The African country, whose economy was devastated by dictatorship only a few decades ago, now has the planet's highest proportion of people who have started businesses.
The research shows that 28 per cent of its adult population started businesses in the last 42 months, which is almost twice as high as any other country in the world. Thailand comes in second place with 16.7 per cent, and Brazil in third with 13.8 per cent.
Uganda's success, the report claims, is the result of a huge improvement in communication networks recently, which have linked up different parts of the country and connected it to the rest of the world.
In general, developing nations came highest on the list of 73 countries. Of all the developed countries, Australia ranked highest in 29th place, followed by Canada in 30th place.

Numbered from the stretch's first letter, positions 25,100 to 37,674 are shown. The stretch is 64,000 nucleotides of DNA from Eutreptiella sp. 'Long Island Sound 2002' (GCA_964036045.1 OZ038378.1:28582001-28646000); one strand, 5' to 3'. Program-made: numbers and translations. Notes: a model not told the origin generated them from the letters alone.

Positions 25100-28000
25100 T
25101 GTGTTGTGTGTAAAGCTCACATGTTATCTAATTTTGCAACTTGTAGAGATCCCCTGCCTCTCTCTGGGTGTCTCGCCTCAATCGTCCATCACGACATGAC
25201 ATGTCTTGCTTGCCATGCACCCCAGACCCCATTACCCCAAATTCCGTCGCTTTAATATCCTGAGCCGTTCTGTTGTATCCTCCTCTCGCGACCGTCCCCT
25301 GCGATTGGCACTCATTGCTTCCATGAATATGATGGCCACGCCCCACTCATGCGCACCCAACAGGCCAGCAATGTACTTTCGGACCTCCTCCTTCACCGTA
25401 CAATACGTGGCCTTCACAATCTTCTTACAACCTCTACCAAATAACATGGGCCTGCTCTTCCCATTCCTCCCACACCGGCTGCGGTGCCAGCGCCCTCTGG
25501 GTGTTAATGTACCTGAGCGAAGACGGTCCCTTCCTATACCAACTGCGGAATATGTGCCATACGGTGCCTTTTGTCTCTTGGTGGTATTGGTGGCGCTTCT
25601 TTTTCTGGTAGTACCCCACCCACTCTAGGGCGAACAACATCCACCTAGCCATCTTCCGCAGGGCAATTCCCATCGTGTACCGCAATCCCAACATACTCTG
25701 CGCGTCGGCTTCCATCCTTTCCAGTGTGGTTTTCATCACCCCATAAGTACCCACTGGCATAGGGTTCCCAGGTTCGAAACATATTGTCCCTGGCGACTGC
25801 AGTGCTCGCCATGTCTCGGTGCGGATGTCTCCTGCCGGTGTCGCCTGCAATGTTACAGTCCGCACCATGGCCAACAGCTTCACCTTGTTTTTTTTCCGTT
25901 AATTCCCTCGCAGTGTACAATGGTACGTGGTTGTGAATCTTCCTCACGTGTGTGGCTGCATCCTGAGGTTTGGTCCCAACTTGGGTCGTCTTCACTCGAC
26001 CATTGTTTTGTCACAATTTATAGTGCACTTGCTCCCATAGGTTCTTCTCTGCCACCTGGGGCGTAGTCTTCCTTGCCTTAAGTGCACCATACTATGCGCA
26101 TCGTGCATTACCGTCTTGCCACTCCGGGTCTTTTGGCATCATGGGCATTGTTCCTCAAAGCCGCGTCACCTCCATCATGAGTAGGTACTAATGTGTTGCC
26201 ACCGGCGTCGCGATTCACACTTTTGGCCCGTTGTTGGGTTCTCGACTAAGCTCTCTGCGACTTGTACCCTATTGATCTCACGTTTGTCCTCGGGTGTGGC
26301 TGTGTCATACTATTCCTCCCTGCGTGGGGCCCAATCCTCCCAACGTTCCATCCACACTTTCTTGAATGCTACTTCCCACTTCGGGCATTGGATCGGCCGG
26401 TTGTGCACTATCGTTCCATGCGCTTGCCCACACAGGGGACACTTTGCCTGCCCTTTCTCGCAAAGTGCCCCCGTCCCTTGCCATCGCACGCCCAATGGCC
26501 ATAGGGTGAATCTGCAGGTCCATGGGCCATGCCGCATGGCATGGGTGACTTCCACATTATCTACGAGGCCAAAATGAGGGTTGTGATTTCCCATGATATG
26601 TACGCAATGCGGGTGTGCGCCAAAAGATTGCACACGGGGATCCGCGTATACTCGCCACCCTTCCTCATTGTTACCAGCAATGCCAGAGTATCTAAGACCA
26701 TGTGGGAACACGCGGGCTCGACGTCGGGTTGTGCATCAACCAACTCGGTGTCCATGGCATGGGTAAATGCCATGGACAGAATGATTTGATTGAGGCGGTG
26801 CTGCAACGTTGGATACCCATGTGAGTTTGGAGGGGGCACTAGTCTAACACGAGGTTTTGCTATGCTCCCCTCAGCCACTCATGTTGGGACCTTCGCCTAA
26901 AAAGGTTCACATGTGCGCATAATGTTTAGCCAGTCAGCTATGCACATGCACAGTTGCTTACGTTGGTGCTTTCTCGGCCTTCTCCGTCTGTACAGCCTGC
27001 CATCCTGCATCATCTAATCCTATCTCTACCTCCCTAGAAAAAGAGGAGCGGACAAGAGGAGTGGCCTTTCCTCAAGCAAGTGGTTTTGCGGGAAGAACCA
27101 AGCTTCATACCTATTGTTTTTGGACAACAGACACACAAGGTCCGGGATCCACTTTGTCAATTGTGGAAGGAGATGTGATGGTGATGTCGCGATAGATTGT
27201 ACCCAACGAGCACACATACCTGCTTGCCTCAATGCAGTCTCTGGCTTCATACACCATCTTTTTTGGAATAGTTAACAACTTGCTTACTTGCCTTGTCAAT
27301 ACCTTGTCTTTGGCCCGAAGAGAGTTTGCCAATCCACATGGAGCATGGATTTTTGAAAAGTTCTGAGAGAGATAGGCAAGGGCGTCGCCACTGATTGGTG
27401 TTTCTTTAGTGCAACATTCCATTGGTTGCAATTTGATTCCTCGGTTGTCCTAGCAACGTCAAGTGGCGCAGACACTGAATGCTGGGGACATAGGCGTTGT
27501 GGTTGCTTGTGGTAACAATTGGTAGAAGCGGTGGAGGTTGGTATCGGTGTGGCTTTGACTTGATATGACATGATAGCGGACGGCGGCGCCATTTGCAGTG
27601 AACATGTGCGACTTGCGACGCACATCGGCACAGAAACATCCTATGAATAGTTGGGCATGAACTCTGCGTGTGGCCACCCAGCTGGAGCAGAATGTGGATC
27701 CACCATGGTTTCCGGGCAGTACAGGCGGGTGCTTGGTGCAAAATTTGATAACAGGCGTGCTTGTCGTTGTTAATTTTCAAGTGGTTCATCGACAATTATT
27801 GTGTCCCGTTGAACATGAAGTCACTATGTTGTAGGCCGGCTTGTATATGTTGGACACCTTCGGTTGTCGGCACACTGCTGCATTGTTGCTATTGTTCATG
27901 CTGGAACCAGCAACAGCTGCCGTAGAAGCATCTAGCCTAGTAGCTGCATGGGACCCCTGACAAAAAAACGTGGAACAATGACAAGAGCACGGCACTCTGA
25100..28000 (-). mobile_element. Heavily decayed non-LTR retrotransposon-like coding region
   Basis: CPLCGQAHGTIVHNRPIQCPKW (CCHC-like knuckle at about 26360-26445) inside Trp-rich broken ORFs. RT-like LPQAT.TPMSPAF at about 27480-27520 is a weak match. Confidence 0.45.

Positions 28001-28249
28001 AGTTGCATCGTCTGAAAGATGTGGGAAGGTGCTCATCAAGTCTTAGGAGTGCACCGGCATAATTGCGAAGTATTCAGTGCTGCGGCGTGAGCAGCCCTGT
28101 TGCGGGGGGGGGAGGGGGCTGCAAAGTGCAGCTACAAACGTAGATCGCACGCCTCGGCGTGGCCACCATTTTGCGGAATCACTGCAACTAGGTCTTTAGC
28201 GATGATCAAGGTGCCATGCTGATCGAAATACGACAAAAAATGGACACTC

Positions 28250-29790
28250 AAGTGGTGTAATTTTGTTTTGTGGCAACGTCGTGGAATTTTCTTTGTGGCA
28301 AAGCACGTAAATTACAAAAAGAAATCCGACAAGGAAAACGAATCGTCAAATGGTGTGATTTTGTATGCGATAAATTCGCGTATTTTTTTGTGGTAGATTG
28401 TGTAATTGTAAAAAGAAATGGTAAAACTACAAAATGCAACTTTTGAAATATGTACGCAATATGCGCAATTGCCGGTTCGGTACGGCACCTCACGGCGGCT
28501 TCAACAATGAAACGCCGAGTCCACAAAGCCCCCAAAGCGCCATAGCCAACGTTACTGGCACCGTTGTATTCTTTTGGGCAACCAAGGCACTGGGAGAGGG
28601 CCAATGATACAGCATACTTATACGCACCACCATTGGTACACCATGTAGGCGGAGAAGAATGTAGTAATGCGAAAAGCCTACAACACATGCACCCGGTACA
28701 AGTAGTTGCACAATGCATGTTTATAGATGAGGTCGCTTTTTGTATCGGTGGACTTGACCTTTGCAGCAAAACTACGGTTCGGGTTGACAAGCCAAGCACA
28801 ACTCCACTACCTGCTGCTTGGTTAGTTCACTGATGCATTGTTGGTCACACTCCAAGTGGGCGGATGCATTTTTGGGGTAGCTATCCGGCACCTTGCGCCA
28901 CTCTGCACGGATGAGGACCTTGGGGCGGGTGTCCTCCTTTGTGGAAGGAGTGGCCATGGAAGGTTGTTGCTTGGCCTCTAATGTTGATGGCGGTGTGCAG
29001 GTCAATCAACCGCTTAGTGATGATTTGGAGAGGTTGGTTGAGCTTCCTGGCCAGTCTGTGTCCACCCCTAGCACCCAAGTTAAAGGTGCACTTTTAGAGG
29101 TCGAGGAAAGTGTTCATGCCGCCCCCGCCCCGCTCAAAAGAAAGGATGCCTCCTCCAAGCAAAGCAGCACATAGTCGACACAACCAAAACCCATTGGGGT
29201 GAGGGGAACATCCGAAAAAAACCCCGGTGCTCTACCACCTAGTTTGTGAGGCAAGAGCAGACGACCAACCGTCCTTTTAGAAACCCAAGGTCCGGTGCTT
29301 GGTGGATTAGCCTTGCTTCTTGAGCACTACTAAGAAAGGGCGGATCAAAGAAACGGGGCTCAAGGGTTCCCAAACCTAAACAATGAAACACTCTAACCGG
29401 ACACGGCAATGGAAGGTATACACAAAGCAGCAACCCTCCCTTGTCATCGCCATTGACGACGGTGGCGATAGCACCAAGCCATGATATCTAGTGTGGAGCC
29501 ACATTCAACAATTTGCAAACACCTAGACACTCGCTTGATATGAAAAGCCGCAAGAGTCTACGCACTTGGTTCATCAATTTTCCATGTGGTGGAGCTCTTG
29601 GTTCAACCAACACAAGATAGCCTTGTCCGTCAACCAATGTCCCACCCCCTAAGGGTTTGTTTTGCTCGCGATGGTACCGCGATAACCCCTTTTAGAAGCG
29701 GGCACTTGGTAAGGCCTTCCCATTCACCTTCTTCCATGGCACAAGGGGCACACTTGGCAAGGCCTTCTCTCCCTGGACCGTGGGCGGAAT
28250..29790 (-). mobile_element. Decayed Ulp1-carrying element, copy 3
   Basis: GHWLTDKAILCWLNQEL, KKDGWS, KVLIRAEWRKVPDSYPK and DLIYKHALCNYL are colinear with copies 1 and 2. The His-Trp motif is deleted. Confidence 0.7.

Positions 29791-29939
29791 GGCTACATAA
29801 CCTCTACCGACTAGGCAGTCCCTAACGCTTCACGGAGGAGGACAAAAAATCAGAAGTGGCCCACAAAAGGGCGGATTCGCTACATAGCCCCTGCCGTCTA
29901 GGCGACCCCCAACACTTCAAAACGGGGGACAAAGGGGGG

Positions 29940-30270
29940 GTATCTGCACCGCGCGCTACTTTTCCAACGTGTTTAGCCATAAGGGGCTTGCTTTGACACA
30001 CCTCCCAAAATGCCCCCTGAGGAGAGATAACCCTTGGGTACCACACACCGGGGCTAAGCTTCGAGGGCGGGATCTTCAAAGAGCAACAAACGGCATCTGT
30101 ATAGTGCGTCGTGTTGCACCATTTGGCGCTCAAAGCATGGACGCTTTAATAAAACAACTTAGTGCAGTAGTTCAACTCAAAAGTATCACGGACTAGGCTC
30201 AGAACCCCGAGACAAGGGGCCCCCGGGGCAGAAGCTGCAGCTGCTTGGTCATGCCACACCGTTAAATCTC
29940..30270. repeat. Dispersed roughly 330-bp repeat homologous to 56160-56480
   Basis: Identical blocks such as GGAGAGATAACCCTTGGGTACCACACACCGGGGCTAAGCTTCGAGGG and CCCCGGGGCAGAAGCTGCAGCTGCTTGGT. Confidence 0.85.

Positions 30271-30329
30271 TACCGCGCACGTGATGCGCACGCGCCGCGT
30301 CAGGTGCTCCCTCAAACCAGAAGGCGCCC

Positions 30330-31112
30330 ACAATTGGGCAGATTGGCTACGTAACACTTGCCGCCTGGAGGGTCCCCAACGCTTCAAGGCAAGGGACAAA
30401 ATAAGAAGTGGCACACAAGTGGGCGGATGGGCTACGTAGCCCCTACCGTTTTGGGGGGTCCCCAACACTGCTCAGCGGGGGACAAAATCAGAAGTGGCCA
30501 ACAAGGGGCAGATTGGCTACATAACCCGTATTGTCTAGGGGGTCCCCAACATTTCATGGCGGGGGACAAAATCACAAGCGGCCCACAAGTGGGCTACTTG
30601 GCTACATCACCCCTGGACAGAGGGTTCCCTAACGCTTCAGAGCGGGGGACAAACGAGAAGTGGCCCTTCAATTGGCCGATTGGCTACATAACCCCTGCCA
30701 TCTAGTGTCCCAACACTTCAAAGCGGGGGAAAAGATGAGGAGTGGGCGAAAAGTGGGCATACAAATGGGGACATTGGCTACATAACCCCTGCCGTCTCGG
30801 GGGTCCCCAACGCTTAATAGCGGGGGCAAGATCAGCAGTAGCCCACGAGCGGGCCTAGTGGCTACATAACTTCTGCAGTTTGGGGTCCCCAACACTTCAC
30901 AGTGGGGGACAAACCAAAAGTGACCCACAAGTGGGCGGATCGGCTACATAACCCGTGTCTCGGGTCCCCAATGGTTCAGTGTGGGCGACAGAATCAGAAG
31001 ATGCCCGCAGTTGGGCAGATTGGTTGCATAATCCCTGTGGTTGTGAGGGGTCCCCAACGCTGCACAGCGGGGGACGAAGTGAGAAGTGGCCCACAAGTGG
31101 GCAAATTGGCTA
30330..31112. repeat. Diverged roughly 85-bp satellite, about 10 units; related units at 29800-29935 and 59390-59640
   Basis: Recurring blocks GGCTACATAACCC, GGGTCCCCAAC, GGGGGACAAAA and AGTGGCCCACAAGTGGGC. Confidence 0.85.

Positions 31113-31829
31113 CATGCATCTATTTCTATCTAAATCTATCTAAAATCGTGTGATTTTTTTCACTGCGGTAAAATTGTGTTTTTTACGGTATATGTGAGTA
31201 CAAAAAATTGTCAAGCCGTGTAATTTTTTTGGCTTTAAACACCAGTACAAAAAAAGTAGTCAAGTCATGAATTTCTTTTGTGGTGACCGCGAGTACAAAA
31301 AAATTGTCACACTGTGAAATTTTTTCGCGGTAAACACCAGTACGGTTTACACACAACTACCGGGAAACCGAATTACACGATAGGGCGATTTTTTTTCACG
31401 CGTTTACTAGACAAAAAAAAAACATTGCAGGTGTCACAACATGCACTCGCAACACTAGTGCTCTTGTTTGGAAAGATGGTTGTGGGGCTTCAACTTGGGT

The UK came in 37th place with 4.6 per cent entrepreneurship, while the US came 41st with 4.3 per cent.
At the very bottom of the list came Suriname with 0.2 per cent entrepreneurship, but European nations make a few appearances in the bottom 10. Italy and Sweden have entrepreneurship levels of just 1.3 per cent and 1.9 per cent, respectively.
Trilby Rajna, one of the researchers involved, said:
In countries where the economy is poorer, or where unemployment rates are high, citizens turn to starting their own small businesses where they see opportunity.